29: Never Lose Hope

29: Never Lose Hope

From Chicken Soup for the Soul: Count Your Blessings

  
Never Lose Hope

The only disability in life is a bad attitude.
~Scott Hamilton

From a young age, I was intelligent and athletic and lived a pretty easy life, with my future full of trophies and awards. I met my true destiny at the age of thirteen as I lay on a soccer field, clinging desperately to my last shards of consciousness. Finally, I let go and tumbled into a world of darkness, leaving behind pandemonium as people struggled to help an unconscious girl who, just hours ago, had been perfectly healthy. Maybe if someone had warned me how drastically this was going to change my life I would’ve clung to my consciousness and made a miraculous recovery.

Three months later I was still spending most of my time in bed. I was in eighth grade at the time, and still had not returned to school. Most of my friends had become distant and doctors did not know what was wrong with me. Every day became more and more frustrating.

Eventually I returned to school on a part-time basis. Instead of getting the sympathy I expected, I received dirty looks and harsh rumors about how it was “all in my head.” Things that were once easy for me became extremely difficult or altogether impossible. I could never concentrate on my schoolwork and the sports I’d once excelled at were completely out of the picture.

Somehow, I made it through the year and moved on to high school. Since my dreams of being a soccer and cross country star were ruined, I joined the drumline instead. I passed out at nearly every band practice and people were constantly complaining about always having to take care of me. Some people even tried to get me kicked off drumline. Luckily the band director stuck by my side. I think she knew how desperately I needed somewhere to belong. Still, I continued to be bullied and labeled as an “attention-seeker.” I was even abandoned by the few friends I had left.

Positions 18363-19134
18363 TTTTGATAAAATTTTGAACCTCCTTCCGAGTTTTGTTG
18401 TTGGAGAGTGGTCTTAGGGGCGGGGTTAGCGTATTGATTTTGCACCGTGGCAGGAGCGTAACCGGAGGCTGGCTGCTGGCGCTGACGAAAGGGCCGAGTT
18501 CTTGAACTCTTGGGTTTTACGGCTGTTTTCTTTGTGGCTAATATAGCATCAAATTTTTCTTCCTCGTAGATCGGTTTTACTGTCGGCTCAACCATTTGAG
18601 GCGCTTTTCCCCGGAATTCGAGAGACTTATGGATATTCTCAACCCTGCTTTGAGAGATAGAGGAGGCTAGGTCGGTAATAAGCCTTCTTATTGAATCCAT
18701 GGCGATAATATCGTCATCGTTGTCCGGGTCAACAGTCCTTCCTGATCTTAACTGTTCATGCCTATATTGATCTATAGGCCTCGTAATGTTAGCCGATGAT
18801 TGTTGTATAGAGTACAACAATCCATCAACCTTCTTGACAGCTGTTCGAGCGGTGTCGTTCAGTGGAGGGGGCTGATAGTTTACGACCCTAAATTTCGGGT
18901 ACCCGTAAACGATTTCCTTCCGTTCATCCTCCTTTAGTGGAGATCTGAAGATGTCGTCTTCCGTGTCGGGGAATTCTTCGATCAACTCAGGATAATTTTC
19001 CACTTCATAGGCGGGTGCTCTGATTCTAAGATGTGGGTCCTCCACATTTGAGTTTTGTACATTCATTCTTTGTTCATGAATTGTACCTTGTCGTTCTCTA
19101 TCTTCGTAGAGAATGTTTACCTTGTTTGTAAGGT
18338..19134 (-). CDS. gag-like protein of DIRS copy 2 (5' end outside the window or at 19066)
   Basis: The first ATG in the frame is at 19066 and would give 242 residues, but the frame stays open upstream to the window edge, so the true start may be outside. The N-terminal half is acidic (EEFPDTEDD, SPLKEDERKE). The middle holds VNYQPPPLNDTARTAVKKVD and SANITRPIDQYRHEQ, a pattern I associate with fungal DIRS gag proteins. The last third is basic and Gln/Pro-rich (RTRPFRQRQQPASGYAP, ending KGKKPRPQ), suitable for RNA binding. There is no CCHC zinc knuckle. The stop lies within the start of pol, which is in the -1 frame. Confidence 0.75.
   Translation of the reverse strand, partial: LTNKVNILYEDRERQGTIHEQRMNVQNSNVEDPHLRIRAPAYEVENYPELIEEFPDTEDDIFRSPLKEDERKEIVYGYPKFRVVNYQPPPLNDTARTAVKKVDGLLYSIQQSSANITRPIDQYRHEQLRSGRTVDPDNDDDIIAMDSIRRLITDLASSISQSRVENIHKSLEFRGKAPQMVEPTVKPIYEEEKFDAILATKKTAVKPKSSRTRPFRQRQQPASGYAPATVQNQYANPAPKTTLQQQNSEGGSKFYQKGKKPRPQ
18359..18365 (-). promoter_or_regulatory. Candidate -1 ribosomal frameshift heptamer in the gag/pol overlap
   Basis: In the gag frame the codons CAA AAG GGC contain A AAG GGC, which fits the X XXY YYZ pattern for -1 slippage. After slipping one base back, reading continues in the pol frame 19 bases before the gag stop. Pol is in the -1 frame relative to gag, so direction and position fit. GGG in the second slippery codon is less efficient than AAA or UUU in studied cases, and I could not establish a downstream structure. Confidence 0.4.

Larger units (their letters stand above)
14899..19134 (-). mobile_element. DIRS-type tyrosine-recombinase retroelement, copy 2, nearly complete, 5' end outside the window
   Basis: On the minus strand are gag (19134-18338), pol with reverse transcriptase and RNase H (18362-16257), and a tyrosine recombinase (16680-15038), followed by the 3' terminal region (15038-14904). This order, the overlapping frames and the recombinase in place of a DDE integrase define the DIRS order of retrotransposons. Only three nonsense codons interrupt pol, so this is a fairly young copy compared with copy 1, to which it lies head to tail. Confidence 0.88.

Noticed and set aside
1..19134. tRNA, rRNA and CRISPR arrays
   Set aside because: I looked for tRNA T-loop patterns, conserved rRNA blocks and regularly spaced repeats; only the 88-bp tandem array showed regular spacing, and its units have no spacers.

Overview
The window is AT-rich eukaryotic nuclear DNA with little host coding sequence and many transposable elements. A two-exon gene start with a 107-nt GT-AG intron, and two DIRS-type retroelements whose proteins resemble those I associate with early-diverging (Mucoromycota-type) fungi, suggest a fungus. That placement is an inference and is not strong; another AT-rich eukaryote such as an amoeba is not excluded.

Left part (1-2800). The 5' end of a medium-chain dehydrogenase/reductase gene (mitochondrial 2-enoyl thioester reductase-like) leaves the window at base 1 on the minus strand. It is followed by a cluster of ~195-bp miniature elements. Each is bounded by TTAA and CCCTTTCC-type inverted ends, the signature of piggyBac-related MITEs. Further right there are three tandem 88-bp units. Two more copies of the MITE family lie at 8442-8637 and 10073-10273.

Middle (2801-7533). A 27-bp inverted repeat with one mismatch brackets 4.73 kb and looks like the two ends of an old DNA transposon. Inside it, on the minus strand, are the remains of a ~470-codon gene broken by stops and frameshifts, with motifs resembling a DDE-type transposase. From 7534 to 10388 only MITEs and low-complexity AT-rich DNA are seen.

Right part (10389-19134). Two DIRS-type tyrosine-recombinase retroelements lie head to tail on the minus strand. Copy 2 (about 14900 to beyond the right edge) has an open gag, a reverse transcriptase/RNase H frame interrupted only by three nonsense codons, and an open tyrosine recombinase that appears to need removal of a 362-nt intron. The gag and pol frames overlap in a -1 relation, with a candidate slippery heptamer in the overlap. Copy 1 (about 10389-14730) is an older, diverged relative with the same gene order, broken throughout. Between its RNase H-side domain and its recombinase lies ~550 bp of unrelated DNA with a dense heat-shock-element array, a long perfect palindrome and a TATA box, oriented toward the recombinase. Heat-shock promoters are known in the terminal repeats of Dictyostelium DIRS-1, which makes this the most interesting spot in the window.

As I struggled through my health problems and loneliness I kept promising myself that things would get better, and eventually they did. I made friends with a few members of the drumline and even developed a crush on one of them. In my PE class I met a few nice girls who were on flagline, another section of the band. By the end of the year they convinced me to try out for flagline, and I made it! My crush also asked me out.

In my sophomore year, things began looking up. Most of the flagline girls understood that my sickness was real and they took good care of me whenever I passed out. My new boyfriend also helped care for me. Finally, I had an understanding group of friends and a boyfriend who loved and supported me through everything. Unfortunately, my struggle still wasn’t over. In October, my health began deteriorating and I developed severe throat pain and lost my voice. Once again, I spent most of my time in bed and couldn’t attend school, but this time I had friends to help me through it. In December, I still wasn’t better and my doctor decided to send me to the Mayo Clinic in Minnesota in hopes that the doctors there would be able to solve the case that had puzzled every other doctor I’d seen.

After a week of testing, the Mayo doctors diagnosed me with a problem called POTS, postural orthostatic tachycardia syndrome. They were certain that the fatigue, headaches, passing out, brain fog (trouble concentrating), and other problems I’d been suffering from were not “in my head” and that I’d outgrow the sickness within a few years. They also determined that my throat pain and voice problem were caused by an inflamed nerve, which could be treated with medication.

It has been three months since my return from Mayo and my voice has made a full recovery. Although I still suffer from the many painful symptoms of POTS, I am extremely grateful to finally have a name for my illness. If it hadn’t been for my family’s perseverance in finding a doctor who could diagnose me, I’d still be wondering if my problem really was “in my head.”

In the end, I’m glad that no one warned me what would happen if I let go of my consciousness. I may have lost the easy life of trophies and popularity that I used to have but right now I’m still happier than I’ve ever been before. I have new friends and an amazing boyfriend whom I never would have met if I hadn’t been forced to quit sports and join band instead. I understand now that no one can be perfect, no matter how hard they try, and that strength isn’t measured by how far we can run or how many pounds we can lift but instead by how we handle ourselves in the face of adversity. And, most importantly, I’ve learned to never lose hope because perseverance can get you through any situation, no matter how impossible it may seem.

~Carly Collins, age 15

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